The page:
As a safety measure, mechanical equipment is provided with reference (guide) points and physical limits (to limit all arm motions, eg extension or rotation movements). The control system also has a logic program to check movement before the motion reaches the physical or software programmed limits, allowing work to be undertaken with a greater safety margin.
All movements that require greater attention have additional safeguards to prevent undesired motion.
In the event of failure of plant air supply, there is an auxiliary line attached to two bottles of nitrogen which are automatically switched on to prevent the loss of pressure in the watertight box with the equipment. This allows sufficient time for equipment extraction if necessary.
The mast and the inspection arms also have a manual retraction system for emergency situations, such as the loss of plant electrical supply, etc.
A number of auxiliary systems are incorporated, including a calibration block with side drilled holes to provide the periodical calibration checks as required by the relevant Code.
A minimum of two colour cameras are also carried. These have a zoom and motorised focus and are mounted on a pan and tilt device to allow movement in all directions. This provides permanent visual images on the screens of the DAS allowing a full monitoring of the movement of the equipment.
A MULTITECHNIQUE DAS
As the choice of architecture will lead to a set of specific equipment requirements, this was the most important consideration in developing the multitechnique data acquisition system. We also considered if any DAS presently available on the market is close to the desired one and what would be involved in developing a fully integrated system.
To obtain the desired goal of a full integration of techniques, the data acquisition system must have the following:
• The capability to integrate data from different techniques, from both the hardware and software points of view.
• Specific tools for each technique.
• Common tools for every technique used.
The first requirement is clear: a multitechnique system must be able to meet the data acquisition needs for every technique used with all the hardware needed contained in the same “box” and under unified control. This means that a global approach, which takes account of the requirements of all techniques, is adopted.
Normally, systems developed for a specific technique do not take account of the needs of others, as designers concentrate on their own systems. This normally leads to non-general solutions, making it quite difficult to achieve the desired “open” system for many techniques and also to avoid duplication of hardware and software. It was therefore quite a challenge to use several of these as modules to create a multitechnique system, including hardware and software, without duplication.
The multitechnique approach should provide many benefits including:
• A decrease in total time of inspection. Many of the functions and steps to be performed need be done only one time.
• A decrease in amount of equipment, data links etc. Communications between different modules are minimised.
• An improved quality of inspection with fewer possibilities of errors. A single central control capability over all the system also facilitates this.
We also took account of how actual inspections are carried out in nuclear power facilities. Typically, nuclear plants have controlled and non-controlled areas. All hardware directly involved in signal generation and acquisition are placed in controlled areas in order to decrease the length of cables and, therefore, noise generation. Computers providing control, data storage and analysis are normally placed in non-controlled areas. The equipment in controlled areas must have links for data, video, voice and general communication with computers outside. Usually there is no easy access for installing the cables. The ideal solution is to have only a single link between the acquisition hardware and computers. This approach: decreases the total time and cost for hardware installation and increases reliability of the system – having central control by one system decreases the possibility of error, making this configuration the most robust one.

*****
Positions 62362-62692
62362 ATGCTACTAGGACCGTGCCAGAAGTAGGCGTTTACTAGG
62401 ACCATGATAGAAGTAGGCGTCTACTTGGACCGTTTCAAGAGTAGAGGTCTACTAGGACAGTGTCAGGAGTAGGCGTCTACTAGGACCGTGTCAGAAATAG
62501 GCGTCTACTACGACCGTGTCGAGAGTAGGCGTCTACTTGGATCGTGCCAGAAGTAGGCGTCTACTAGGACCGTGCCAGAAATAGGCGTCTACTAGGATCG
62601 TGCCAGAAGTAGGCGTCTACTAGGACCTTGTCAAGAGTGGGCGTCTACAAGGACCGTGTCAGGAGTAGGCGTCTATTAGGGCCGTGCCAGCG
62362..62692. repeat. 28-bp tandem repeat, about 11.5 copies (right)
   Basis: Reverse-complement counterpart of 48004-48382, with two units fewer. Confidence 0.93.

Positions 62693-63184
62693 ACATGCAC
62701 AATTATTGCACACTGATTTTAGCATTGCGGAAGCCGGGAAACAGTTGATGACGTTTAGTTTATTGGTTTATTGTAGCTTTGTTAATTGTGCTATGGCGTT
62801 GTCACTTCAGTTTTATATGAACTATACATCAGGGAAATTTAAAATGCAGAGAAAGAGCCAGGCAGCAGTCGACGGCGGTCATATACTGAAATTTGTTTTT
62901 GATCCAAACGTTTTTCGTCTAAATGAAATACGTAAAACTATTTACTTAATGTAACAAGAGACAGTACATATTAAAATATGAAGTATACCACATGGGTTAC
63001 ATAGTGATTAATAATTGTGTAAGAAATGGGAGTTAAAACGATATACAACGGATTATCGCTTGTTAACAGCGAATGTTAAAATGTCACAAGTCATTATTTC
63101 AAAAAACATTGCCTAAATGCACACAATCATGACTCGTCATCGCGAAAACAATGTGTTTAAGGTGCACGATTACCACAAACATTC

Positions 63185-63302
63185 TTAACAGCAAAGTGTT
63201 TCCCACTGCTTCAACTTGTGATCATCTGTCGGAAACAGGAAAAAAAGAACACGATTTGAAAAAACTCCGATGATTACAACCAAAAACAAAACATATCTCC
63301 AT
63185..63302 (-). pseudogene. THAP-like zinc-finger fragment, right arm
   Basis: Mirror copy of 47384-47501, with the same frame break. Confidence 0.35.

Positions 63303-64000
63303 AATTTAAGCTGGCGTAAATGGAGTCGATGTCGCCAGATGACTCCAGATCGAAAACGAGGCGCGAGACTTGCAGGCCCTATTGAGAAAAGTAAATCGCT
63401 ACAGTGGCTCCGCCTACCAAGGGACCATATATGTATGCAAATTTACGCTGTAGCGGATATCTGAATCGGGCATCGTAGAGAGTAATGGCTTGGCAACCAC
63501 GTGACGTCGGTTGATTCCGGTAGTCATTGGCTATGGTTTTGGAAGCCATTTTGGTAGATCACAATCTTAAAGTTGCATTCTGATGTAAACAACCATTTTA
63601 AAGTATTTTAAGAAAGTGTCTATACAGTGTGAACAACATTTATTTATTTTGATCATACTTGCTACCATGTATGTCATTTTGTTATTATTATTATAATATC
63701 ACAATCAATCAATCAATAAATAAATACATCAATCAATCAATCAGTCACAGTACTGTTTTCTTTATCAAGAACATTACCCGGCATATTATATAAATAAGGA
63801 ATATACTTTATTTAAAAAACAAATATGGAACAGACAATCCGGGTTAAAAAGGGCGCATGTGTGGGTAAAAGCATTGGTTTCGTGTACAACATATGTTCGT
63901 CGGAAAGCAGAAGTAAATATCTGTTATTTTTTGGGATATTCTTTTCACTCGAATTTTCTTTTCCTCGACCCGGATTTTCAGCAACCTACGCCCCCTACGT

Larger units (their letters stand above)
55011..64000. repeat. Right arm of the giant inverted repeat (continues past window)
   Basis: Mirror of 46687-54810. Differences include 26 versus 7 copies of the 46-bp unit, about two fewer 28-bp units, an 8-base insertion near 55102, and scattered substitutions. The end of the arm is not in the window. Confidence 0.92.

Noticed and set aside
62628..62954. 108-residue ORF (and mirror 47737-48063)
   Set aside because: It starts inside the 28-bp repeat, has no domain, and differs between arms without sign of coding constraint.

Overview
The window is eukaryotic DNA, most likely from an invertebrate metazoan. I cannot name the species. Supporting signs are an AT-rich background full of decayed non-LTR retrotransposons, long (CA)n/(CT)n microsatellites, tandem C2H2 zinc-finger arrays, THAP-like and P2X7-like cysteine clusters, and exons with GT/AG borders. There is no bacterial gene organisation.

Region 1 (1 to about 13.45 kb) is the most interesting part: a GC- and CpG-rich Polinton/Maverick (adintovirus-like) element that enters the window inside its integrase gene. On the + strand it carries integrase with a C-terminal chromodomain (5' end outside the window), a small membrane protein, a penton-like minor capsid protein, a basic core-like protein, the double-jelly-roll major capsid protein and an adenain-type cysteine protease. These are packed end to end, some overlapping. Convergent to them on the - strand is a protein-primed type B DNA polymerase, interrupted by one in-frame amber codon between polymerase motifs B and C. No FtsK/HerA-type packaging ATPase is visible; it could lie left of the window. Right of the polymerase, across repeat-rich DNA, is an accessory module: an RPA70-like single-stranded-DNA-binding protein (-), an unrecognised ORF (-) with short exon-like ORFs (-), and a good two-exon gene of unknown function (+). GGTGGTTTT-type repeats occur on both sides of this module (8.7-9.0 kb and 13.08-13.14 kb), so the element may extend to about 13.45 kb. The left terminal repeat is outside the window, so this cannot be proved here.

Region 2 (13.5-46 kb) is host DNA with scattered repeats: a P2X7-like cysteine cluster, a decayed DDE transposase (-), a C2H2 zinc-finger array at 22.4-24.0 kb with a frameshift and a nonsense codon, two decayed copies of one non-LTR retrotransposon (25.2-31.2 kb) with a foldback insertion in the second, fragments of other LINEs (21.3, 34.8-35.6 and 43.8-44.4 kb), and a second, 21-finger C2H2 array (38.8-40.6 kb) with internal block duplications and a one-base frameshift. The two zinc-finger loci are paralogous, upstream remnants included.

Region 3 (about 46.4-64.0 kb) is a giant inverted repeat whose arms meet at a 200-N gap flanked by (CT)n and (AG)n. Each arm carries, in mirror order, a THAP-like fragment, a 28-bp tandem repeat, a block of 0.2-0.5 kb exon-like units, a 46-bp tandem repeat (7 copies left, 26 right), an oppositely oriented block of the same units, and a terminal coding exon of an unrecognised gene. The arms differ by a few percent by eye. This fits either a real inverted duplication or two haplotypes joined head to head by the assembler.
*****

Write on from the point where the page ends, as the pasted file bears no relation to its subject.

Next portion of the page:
The resulting architecture is implemented in MIDAS as shown in the diagram. Only one link between data acquisition hardware and the computer ensures noise free communication.
As mentioned above, the general philosophy of the design is to obtain an open system, that is, one with no restrictions to adding new hardware. Many of the commercially available systems cannot be easily developed to meet new needs.
And another important benefit, integrating all acquisition hardware within a single control system leads to full integration of data and a unified data format which will also facilitate development and planning of software, calibration and analysis.
In addition, to obtain the high level of performance needed, the computer must have considerable power to process data and provide complete control of the system. This requires:
• Fast communication between acquisition hardware and the computer to gather the maximum amount of data.
• High capacity for storage and processing of data to ensure that there is no limitation to components inspected.
• A capability to perform many functions in real time, eg data reconstruction, preprocessing and backup, which will decrease total time needed to complete all steps of the inspection.
All these requirements have been taken into account in the design of the MIDAS system, in order to integrate ultrasonic, eddy current and visual techniques.
The system has been used in the field, with excellent results, not only from the point of view of evaluation results but in the reduction of total time of inspection. Inspection was carried out with ultrasonic and eddy current simultaneously, and fault indications found with ultrasonic techniques on surfaces were also validated using eddy current inspection.
Developing the TIME and MIDAS systems required the experience and knowledge accumulated by Tecnatom over many years in the design and the manufacture of several tools for different inspection applications in the nuclear industry. The result is an advanced integrated multitechnique system that is a powerful tool for carrying out a high quality pressure vessel inspection and for providing a better evaluation of results.
TIME-MIDAS will be used for the first time in a ten-year ISI next year. The time needed to perform the full inspection is estimated at three days.